Posts Tagged ‘Photography’

FROLIC in the FLOWERS

 

Yellow Mariposa Lily
(Calochortus weedii)

My passion to learn more about the design of nature leads me to examine nature at close range.  I seize on the opportunity to record photographically natural events at the macro level and flowers are often a favorite target.

Recently while photographing Yellow Mariposa Lillie’s (Calochortus weedii) I located a flower that had a small bee with its pollen sacks at full capacity and started to photograph the event. I concentrated on getting the right angle and composition while making sure to get as much in focus as I could. The bee moved around in the flower with great speed and efficiency but I knew I would be able to see the details when I processed the photos.

 

Female bee with loaded pollen sacs

While photographing the event I noticed a second bee entered the flower but then disappeared. I thought the second bee had left to find another flower.  I continued to shoot more images and while turning away to make an adjustment to the camera when I looked back a second bee appeared in the flower again. My thought was that perhaps the second bee had returned to the flower once again.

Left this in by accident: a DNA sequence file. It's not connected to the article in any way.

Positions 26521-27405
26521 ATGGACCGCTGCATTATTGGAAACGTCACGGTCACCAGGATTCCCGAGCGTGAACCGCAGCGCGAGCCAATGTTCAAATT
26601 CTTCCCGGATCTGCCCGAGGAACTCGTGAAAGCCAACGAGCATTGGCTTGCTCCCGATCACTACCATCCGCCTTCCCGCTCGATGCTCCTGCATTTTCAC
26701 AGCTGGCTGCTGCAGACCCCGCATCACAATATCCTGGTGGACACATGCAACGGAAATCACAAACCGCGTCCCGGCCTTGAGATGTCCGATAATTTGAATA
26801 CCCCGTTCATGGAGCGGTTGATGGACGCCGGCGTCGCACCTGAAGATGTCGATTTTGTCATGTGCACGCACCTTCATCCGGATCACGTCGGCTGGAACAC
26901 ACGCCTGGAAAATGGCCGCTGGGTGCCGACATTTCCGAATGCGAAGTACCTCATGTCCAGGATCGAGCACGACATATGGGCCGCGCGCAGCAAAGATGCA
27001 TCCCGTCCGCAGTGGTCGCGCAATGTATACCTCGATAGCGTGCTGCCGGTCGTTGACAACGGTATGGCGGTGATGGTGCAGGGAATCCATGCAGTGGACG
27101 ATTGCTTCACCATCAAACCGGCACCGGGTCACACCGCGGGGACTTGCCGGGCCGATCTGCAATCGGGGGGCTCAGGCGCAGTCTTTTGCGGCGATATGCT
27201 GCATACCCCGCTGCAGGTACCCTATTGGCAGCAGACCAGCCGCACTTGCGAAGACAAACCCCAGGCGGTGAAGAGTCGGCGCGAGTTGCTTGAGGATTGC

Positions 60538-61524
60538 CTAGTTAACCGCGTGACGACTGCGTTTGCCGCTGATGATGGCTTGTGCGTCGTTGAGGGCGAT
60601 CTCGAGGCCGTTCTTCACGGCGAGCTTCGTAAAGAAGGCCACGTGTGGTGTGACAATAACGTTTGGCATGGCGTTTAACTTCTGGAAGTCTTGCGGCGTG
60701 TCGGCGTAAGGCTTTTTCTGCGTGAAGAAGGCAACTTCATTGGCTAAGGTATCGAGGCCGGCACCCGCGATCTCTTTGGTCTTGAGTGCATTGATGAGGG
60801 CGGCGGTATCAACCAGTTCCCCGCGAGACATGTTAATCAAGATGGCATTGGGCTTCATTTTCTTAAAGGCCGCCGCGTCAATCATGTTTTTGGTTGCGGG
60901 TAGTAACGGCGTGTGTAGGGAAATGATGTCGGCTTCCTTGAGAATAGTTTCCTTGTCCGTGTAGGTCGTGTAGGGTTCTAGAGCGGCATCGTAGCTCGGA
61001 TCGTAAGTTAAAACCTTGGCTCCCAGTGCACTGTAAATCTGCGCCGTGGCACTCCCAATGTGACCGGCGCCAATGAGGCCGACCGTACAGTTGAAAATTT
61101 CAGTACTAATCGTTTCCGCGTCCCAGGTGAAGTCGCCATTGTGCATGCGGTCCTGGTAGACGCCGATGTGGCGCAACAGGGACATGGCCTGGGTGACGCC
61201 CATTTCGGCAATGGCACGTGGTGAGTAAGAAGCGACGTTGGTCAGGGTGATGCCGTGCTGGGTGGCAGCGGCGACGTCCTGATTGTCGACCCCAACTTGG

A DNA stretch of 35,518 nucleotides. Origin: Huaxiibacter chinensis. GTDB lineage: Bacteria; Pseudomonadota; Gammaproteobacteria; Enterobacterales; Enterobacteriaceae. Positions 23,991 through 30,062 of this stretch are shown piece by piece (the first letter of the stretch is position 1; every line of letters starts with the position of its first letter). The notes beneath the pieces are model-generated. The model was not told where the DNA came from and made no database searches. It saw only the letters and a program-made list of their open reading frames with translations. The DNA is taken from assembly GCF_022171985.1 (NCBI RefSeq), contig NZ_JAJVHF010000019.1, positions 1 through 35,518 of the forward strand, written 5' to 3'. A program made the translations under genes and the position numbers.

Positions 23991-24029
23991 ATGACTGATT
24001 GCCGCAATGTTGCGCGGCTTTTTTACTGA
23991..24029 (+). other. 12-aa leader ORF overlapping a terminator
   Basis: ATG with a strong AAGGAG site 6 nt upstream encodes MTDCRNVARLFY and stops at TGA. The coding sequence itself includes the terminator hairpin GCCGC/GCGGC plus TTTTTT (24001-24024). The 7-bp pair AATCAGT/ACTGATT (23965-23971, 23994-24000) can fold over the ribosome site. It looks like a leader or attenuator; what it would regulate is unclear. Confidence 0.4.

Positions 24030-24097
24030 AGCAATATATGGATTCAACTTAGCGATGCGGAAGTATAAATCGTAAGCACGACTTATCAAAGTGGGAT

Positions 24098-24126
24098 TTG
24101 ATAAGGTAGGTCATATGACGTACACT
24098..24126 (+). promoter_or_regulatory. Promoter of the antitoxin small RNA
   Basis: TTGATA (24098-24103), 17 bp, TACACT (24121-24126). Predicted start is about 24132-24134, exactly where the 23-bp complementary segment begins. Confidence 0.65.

The rewards in nature macro photography come in the processing of the photos. You have a pretty good idea of what you captured, or wanted to capture, but you don’t really get to see the details until they are processed. The photos  are static images of moving objects, so what you couldn’t accurately discern while taking the photos are now seen in great detail. This is when you have the opportunity to study the beautiful design of nature and the individual components of the image of interest.

This is also the time that is often filled with wonderful surprises that are not usually seen by the naked eye when studying nature at the macro level. This shoot proved to be one of those times.

When processing the photos, I realized that the second bee that entered the flower never left. It turns out that the bee was a smaller male bee who apparently decided to take advantage of the larger female bee while she was busy gathering pollen from the flower.

Smaller male bee taking advantage of female while she harvests pollen.

Mission completed

After this male bees successful venture he is seen departing the flower, but he won’t be going far. Male bees, having lost most of their internal organs during the mating process, usually die immediately or soon after the event.  The female bee continued on her way seeking more pollen.

Jim Lockyer

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Travel is fatal to prejudice, bigotry, and narrow-mindedness.  Mark Twain